The docket reshuffling was done at the expense of immigrants who’d already been waiting for years for a hearing. They were pushed to the back of the line. Immigration lawyers say that kind of delay can have real consequences, from documentation growing out of date to the uncertainty of having a life-changing case hanging. As the adage goes, justice delayed is justice denied.
There are other signs of an unwieldy, inefficient system.
At a time when most courts, including local ones, are using electronic filing systems, EOIR still mostly relies on paper documents. Former immigration judge Paul Wickham Schmidt describes mounds of paper occupying virtually every surface of the immigration court in Arlington, Virginia, from which he retired in June. “It’s a miracle that the fire department hasn’t shut the whole thing down,” he says.
The stacks of paper—a constant reminder of the piling workload—not only made for a depressing work environment, he says, but made resolving cases more time-consuming. In his experience, he says, files would sometimes get lost, and data improperly transcribed. That puts a drag on a court system that is already chronically behind.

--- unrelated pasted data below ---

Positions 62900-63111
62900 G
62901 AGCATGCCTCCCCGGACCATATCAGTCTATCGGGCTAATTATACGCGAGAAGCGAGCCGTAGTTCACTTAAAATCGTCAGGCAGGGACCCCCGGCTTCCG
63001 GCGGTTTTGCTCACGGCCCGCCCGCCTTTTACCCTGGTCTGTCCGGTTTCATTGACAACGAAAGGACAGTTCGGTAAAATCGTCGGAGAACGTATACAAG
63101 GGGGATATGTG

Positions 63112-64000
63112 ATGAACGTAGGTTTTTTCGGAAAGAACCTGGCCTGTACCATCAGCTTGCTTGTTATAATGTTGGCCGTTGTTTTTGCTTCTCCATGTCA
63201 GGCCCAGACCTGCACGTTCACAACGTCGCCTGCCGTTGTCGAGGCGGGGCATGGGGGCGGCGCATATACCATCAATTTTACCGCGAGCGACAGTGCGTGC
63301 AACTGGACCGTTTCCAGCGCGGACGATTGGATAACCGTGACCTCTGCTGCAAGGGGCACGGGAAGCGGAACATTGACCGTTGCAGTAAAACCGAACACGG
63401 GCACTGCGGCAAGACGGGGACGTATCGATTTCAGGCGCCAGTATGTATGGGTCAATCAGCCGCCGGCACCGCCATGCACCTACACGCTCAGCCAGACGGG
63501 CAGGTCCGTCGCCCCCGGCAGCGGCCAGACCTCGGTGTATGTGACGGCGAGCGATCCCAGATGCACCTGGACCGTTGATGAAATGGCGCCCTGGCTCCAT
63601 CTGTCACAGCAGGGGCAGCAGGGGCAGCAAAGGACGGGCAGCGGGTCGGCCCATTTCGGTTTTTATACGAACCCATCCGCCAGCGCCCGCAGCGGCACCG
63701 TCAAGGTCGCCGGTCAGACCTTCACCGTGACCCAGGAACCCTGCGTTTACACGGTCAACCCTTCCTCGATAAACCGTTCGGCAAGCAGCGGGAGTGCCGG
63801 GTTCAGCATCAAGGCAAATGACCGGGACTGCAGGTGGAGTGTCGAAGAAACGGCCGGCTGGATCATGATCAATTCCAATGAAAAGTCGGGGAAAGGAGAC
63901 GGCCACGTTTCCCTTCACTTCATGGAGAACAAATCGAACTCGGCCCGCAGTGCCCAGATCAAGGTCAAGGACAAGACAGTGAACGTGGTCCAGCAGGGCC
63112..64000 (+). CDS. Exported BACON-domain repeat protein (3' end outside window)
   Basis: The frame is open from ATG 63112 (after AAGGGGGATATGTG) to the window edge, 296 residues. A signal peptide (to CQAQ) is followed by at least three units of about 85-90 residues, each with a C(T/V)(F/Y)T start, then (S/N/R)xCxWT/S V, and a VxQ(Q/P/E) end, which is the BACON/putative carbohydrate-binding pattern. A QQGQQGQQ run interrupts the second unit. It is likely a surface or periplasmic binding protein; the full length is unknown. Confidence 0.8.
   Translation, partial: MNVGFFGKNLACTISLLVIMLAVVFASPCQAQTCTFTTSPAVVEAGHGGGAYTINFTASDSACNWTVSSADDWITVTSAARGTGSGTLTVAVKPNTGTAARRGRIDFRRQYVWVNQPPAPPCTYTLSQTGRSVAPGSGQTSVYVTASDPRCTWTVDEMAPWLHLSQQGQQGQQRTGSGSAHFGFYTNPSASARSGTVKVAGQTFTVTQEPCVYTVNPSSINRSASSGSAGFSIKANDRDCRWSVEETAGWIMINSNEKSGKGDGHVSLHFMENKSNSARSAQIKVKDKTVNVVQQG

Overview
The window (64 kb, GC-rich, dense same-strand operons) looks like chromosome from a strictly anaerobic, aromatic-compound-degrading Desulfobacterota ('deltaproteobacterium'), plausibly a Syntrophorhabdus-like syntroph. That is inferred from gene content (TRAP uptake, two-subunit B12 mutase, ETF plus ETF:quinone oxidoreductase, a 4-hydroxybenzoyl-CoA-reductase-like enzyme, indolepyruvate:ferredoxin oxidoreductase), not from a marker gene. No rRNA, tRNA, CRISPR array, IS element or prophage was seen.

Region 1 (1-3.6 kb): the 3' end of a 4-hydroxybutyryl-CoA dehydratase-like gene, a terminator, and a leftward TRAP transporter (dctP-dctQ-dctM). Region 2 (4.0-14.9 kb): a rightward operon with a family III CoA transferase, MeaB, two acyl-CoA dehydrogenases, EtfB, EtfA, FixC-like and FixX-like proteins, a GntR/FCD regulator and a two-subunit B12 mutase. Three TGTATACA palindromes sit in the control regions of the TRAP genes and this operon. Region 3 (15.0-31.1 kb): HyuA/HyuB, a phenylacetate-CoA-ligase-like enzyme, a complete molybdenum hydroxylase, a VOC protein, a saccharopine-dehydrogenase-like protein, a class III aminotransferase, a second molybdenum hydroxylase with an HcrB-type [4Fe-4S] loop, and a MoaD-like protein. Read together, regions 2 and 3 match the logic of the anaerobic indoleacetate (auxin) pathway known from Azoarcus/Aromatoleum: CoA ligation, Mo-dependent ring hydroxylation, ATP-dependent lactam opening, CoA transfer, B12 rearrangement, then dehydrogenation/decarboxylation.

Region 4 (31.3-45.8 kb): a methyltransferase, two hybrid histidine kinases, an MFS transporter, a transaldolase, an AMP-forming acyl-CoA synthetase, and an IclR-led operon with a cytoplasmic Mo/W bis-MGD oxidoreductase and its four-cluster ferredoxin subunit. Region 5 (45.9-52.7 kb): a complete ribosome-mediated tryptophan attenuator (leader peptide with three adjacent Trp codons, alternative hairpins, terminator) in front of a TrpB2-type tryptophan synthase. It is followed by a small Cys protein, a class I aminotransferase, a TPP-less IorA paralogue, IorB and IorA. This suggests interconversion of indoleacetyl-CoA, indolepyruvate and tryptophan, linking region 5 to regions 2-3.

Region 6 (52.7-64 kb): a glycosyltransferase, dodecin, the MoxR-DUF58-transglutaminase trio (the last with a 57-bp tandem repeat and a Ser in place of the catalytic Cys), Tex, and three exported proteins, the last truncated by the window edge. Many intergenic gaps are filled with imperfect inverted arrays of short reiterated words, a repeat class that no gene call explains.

There are currently more than 540,000 cases pending. Divided by the 301 judges EOIR currently employs, that amounts to nearly 1,800 cases per judge—and that’s before the promised crackdown on undocumented immigrants promised by Trump.
A spokeswoman for the EOIR says the agency is actively hiring more judges, but says it’s a complex and lengthy process.
In one of his executive orders on immigration, Trump called for the attorney general to immediately deploy immigration judges to detention facilities, presumably in a bid to speed up the cases of the people held there.
But the pressure to move quickly, together with the mountain of cases already clogging the system, arguably represents a huge temptation to skimp on due process to get through it.